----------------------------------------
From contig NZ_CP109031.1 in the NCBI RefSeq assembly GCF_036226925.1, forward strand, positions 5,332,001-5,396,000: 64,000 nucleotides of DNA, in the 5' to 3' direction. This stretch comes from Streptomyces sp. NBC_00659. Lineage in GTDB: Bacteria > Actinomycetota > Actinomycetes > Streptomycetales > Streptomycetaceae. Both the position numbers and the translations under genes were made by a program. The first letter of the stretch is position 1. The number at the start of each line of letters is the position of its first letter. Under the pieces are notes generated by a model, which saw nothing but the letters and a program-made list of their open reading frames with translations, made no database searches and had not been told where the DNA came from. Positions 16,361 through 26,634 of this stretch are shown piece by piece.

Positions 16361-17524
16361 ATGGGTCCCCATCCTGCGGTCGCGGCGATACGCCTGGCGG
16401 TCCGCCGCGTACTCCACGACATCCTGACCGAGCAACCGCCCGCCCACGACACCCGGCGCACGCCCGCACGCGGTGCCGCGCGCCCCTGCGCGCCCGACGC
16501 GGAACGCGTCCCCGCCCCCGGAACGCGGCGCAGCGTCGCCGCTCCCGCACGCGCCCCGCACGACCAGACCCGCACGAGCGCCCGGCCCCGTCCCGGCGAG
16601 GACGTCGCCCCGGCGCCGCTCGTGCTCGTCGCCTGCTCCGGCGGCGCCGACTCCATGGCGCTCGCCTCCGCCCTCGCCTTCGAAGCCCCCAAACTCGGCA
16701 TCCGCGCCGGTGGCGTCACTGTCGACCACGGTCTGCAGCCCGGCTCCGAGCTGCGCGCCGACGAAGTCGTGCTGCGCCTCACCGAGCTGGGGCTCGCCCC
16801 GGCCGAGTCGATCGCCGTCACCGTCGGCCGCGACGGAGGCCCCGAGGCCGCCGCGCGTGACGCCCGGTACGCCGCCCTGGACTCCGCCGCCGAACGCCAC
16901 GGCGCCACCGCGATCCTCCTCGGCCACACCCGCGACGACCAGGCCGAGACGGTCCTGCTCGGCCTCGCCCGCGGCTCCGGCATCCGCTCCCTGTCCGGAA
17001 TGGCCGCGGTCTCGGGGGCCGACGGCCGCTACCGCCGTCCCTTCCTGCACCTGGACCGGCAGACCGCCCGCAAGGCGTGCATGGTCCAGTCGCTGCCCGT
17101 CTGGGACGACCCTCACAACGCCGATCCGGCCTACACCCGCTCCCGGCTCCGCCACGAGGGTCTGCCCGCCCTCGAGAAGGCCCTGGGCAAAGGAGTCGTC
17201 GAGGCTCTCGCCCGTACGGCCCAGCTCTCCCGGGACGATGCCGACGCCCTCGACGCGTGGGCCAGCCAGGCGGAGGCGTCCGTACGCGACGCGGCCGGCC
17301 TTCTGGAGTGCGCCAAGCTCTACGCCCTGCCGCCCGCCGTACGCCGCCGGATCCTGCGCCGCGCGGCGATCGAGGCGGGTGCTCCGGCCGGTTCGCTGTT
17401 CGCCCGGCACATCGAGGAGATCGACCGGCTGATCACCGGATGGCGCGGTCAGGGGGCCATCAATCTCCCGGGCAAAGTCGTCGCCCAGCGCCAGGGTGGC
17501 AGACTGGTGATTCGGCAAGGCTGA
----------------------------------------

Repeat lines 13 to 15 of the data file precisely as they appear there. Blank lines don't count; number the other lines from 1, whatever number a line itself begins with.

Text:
17301 TTCTGGAGTGCGCCAAGCTCTACGCCCTGCCGCCCGCCGTACGCCGCCGGATCCTGCGCCGCGCGGCGATCGAGGCGGGTGCTCCGGCCGGTTCGCTGTT
17401 CGCCCGGCACATCGAGGAGATCGACCGGCTGATCACCGGATGGCGCGGTCAGGGGGCCATCAATCTCCCGGGCAAAGTCGTCGCCCAGCGCCAGGGTGGC
17501 AGACTGGTGATTCGGCAAGGCTGA